Sweets giant Haribo has revealed it is struggling to get stocks to stores across the UK because of a shortage of lorry drivers.
The German confectionery business, responsible for Starmix and Tangfastics, said: “As is the case with many manufacturers and retailers throughout the country, we are experiencing challenges with regards to the nationwide driver shortage.
“We are working with partners across the food and drink industry to address and respond to this problem.”
Retailers and suppliers are struggling to find enough haulage drivers in the UK, with experts warning a “perfect storm” is brewing due to several factors hitting the sector.
The Road Haulage Association (RHA) believes there is currently a shortfall of about 60,000 drivers due to around 30,000 HGV driving tests not taking place last year due to the pandemic.
Typically, 72,000 candidates train to become HGV drivers, with 40,000 passing. But only 15,000 were able to complete training last year, the organisation said.
We are working with partners across the food and drink industry to address and respond to this problemHaribo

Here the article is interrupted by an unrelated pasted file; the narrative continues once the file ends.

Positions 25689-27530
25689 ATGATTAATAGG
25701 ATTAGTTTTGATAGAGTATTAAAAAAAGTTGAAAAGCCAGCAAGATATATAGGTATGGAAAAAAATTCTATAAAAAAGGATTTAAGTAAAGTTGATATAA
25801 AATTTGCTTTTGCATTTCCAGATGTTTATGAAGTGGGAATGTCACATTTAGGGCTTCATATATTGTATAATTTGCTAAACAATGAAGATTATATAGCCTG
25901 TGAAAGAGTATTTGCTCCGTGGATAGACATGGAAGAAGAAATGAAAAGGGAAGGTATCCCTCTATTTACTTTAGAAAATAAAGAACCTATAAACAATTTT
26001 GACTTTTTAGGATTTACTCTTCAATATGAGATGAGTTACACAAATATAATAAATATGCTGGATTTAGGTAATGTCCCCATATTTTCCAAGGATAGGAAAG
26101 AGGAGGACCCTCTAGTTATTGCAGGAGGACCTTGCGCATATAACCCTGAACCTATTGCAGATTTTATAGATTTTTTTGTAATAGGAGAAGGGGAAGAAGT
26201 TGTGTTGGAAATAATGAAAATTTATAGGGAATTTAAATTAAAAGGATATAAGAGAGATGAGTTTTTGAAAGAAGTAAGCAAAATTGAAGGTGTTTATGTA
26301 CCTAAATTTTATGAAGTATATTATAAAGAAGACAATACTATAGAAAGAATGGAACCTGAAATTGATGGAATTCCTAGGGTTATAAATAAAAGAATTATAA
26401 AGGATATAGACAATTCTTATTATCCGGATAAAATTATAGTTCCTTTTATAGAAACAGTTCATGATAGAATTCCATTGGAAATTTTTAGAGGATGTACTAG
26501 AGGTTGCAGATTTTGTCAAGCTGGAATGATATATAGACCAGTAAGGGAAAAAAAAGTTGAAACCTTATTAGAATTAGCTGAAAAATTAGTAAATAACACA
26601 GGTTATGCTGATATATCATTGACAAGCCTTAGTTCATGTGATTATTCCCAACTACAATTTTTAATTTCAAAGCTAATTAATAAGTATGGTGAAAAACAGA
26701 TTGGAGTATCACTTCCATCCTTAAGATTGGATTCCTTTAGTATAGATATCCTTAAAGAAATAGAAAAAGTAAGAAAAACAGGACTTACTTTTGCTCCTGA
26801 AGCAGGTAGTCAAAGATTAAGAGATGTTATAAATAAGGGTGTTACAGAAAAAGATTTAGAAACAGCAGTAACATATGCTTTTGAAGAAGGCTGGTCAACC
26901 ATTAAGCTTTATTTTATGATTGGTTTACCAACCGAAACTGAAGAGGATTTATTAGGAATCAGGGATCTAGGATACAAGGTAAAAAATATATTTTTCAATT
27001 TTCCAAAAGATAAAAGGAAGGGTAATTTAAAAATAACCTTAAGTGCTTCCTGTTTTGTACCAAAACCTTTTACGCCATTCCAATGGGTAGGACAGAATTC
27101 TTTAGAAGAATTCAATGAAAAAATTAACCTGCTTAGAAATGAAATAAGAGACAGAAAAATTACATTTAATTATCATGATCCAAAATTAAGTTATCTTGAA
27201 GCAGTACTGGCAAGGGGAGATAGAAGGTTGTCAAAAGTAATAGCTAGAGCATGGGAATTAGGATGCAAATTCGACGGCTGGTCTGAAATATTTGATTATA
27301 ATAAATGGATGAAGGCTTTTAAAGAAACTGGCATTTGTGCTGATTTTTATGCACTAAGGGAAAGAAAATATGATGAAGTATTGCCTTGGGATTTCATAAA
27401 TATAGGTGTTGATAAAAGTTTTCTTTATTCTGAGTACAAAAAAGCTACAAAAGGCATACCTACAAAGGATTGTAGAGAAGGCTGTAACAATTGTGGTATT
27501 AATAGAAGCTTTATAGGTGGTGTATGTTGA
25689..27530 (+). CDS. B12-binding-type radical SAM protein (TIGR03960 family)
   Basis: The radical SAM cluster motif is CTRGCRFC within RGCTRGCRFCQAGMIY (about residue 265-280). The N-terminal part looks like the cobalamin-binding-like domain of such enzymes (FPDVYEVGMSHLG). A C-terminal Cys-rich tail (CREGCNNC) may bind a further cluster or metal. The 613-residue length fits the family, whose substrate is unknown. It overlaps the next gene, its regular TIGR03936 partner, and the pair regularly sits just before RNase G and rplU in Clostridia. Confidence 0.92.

The RHA has written to Prime Minister Boris Johnson warning many drivers also returned to their country of origin during extended periods of lockdown and restricted travel, with the vast majority not returning.
He was also quizzed on the issue at Prime Minister’s Questions on Wednesday this week.
Brexit is also playing a part in the shortage, according to the RHA, with many drivers unsure of their rights to work in the UK.
Retailers have been complaining for months over the issues, including Tesco and Currys PC World acknowledging the impact.
Andrew Opie, director of food and sustainability at the British Retail Consortium, recently said: “Retailers are aware of a fall in HGV driver numbers, resulting in minor disruption to some supply chains.
“Supermarkets are working closely with their suppliers to ensure that consumers still have access to the same great selection of goods.
“Government must rapidly increase the number of HGV driving tests taking place while also looking for a longer-term solution to this issue.”